Alice: Oh, I think it would be really scary otherwise. I mean, that's the kind of blank page feeling where that's pretty scary. Do you find it more difficult to begin a book or to end a book?

Alix: Beginning. Absolutely beginning. I mean, and I’m sure it's similar for you, I know where I'm starting and I always know really clearly what the final scenes are. But making the beginning feels like it sort of necessitates that ending is very hard.

Alice: Yeah, it totally is. I find that beginnings for me are much easier because you have the whole world out in front of you, but then you have to narrow it down. You have to get to the end of the book eventually. And I used to occasionally write the end of a book before I write the beginning, and that's so you know where you're going. But I don't know if you ever really get there.

Alix: That's fascinating, I want to try that now for sure. I also wanted to ask, and this is maybe my own confirmation bias and action, but I feel like there are booms and busts of witch books and I feel like we've just gone through what felt to me like a boom of witch content. I don't know if you feel that way, but why do you think witches are perennially popular?

Alice: Well, I think you can tell at Halloween that half the little girls dress as witches. It's more interesting to be a witch than a princess. And I feel like a witch is really the only mythical figure with power. And I think for little girls especially a witch is not a scary figure. It's kind of a freeing idea that you have power and that you can be in charge of things and that you can control things and you don't have to be afraid. If anything, people will be afraid of you. So I mean, I just think what other mythical female figure is there that is so appealing, especially to girls?

Alix: I completely feel that way. And I feel like its popularity follows a little bit of our cultural politics and these moments where you feel particularly disempowered and that fantasy of agency is really appealing. It always feels to me like there's a rash of witch media. I do think you're right, too, about how being feared is this powerful, attractive thing because I was thinking about Halloween costumes, as I have young children, and there are a lot more villain options for boys than for girls.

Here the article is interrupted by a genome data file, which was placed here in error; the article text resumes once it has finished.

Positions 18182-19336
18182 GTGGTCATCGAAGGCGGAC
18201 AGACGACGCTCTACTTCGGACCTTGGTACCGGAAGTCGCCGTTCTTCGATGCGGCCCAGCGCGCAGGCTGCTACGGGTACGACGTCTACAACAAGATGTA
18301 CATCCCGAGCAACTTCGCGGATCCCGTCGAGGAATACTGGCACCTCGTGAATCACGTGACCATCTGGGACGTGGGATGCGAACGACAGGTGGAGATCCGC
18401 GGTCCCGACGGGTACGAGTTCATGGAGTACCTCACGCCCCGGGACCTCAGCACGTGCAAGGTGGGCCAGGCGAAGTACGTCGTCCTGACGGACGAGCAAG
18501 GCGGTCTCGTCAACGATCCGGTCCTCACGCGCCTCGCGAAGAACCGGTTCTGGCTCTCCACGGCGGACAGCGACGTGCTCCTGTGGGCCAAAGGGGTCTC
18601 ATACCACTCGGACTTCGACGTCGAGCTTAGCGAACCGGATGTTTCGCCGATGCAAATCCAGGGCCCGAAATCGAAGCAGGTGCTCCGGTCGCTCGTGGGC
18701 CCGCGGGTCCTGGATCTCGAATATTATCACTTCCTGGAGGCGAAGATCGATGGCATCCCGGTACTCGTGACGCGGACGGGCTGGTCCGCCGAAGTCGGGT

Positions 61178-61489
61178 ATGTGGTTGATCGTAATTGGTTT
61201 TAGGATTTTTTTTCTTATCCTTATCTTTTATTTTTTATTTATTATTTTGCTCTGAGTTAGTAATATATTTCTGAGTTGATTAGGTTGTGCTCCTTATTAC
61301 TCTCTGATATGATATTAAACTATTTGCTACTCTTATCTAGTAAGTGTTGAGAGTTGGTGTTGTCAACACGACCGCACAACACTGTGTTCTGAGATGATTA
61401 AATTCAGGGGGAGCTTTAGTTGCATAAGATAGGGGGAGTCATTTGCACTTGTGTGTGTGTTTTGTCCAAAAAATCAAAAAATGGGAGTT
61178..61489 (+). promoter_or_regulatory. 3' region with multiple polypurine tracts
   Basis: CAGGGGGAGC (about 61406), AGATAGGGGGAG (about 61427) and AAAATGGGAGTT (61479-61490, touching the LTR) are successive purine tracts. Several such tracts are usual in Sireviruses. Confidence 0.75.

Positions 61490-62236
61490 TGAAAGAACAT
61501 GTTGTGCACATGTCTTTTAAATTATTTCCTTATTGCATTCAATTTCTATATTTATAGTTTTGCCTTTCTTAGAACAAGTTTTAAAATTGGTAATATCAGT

Alice: I don't know, I always think those princesses are more villains, frankly.

Alix: I mean, yeah, inherited power is not a good situation, I think we can agree. But no, our neighbor, who is a six-year-old girl, came over to our house and we watched Star Wars together and now she's going to be Darth Vader for Halloween. I'm very pleased.

Alice: Well, I just think that in every story where there's a witch, there could also be a girl who saves herself. I think I was always so interested in fairy tales, and I never truly understood why. I think part of it was I had a Russian grandmother who told me fairy tales, but I think something like 85% of the heroes in fairy tales are girls. So I think that was part of the appeal for me, even though I didn't recognize that at the time.

Alix: Absolutely, I feel the same way. I recently did some fairy tale retellings and I feel like you get this slightly weird, oh, faux-feminist pushback of how fairy tales aren't feminist. But I really do feel that they are the results of a female imagination at work in a lot of ways. And it's like, no, the worlds they’re set in are not feminist because they’re our world and that's typically horrible. But these are stories of agency and of choice, and I think that's really powerful and interesting.

Alice: I totally agree. But I think very often it's the girl who has the good idea; it's the girl who has the idea of how to rescue herself and sometimes someone else.

Alix: And they have a lot of female villains, which I think is equally kind of alluring in some ways. The evil stepmother is a memorable figure for a reason. I wanted to ask, before I get too deep into fairy tales with you, about the romances in your books, which I love so much. And you've written so many wonderful love stories, but I feel like you often pull the focus of the book, the load-bearing relationships are the familial ones between. And then the romances sort of anchor this already established network of relationships. Is that something you set out to do intentionally or is that just how you conceive of their romance arcs?

Alice: Well, I think with Practical Magic and those four books, it began with two sisters and it ended with two sisters. That was always what the books were about. And even though love was definitely a major part of it, and also being cursed in love, it was always about two sisters and continued with the older aunts. So that always seemed to be the heart of those books.